• Visibility into operations to ensure compliance with SLAs

How do security, audit, and compliance communicate?

Modern business operations require collaboration. As organizations add more Software-as-a-Service (SaaS) applications to their IT stack, the lines between security, audit, and compliance become blurry. Today, IT and security are integral to compliance and audit outcomes. As industry standards organizations and legislative bodies add new privacy and security mandates, these three teams need to communicate effectively.

Some considerations that can give insight into whether your teams are collaborating well, include:

  • Documentation completeness
  • Number of audit findings
  • Time spent gathering audit documentation
  • Time spent responding to auditor questions

How does our cybersecurity posture compare to peers in the industry?

At least annually, directors engage in a financial market analysis. These reviews show how well your organization’s revenue compares to others in your industry. Increasingly, you need visibility into how well your security compares to your industry peers. As cybersecurity incidents increasingly impact companies’ financials, you need visibility into how your organization’s cybersecurity posture compares to industry peers, the same way you need to know how your financials compare.

Some places to look for benchmarks include:

  • Cyber insurance market reports
  • Industry trade organization reports
  • Data breaches mentioned in the news
  • Analyst reports
  • Competitor 10K reports

How do we assess employee cyber awareness?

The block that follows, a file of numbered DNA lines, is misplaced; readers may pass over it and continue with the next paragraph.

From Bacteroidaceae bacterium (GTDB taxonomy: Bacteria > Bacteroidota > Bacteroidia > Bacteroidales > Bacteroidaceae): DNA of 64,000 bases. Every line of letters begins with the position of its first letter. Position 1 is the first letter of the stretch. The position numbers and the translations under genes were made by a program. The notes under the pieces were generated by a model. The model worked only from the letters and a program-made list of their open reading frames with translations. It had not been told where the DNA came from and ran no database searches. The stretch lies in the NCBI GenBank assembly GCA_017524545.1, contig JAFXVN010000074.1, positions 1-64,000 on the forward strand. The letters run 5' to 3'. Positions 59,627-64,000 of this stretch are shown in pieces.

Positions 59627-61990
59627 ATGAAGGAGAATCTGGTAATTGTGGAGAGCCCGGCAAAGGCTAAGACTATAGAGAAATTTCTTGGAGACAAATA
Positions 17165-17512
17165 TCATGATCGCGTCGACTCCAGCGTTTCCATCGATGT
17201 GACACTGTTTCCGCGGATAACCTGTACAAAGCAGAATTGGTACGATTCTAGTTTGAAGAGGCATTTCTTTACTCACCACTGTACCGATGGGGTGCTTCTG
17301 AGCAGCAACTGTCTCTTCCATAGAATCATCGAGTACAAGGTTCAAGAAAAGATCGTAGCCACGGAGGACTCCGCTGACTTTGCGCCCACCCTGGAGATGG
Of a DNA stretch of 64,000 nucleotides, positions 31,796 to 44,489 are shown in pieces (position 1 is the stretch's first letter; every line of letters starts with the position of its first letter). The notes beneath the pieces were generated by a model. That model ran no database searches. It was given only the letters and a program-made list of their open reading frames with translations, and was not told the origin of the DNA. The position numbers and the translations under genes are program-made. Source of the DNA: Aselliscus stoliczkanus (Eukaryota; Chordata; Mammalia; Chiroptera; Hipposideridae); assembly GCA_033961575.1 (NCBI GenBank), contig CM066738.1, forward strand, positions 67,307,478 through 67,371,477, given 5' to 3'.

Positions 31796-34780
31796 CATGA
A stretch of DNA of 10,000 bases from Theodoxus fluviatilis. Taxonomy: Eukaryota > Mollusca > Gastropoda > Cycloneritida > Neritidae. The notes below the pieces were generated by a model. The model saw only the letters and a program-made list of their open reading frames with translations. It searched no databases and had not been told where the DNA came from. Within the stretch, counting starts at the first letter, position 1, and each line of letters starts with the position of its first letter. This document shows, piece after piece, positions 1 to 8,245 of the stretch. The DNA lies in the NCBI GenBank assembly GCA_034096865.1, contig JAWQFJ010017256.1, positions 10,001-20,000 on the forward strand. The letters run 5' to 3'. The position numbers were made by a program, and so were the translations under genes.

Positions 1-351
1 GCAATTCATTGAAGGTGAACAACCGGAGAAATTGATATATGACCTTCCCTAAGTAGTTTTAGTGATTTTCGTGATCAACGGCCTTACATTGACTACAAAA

Employee cyber awareness training should be conducted at least annually. However, directors and senior leadership need to create a culture that prioritizes security awareness. You also need to provide auditors with training documentation as part of your compliance activities.

Some ways to create a cyber aware culture and assess employees include providing:

  • Online courses
  • Quizzes
  • Phishing tests
  • Security policies
  • Regular updates on new security issues

How do security and executive leadership teams stay current on evolving security and regulatory trends?

While the executive and security teams also need to be a part of the cyber awareness initiatives, they need continuous insight into changing security threats and regulatory trends as well. Additionally, they should be providing you with regular updates when changes in either of these landscapes impacts the organization’s security or compliance posture.

Some questions to ask your teams include:

  • Do we belong to our industry’s Information Sharing and Analysis Center (ISAC)?
  • Do we have counsel tracking changes in privacy and cybersecurity laws?
  • How are we monitoring updates to industry standards and cybersecurity frameworks?
  • What threat intelligence feeds do we gather information from?

SecurityScorecard: Cyber risk reports for Boards of Directors

SecurityScorecard’s security ratings platform helps CISOs and directors communicate more effectively. Our security ratings use an easy-to-read A-F scale that shows the organization’s security strengths and weaknesses.

Our board reporting capabilities provide visibility into how security program initiatives align with business needs to help directors focus investments and mitigate risk. With our platform, your CISO can compare up to seven companies, providing insight into how your company’s security compares with industry peers.

At SecurityScorecard, we focus on bridging the language gap between technology leaders and business leaders to ensure a holistic approach to mitigating cybersecurity risk.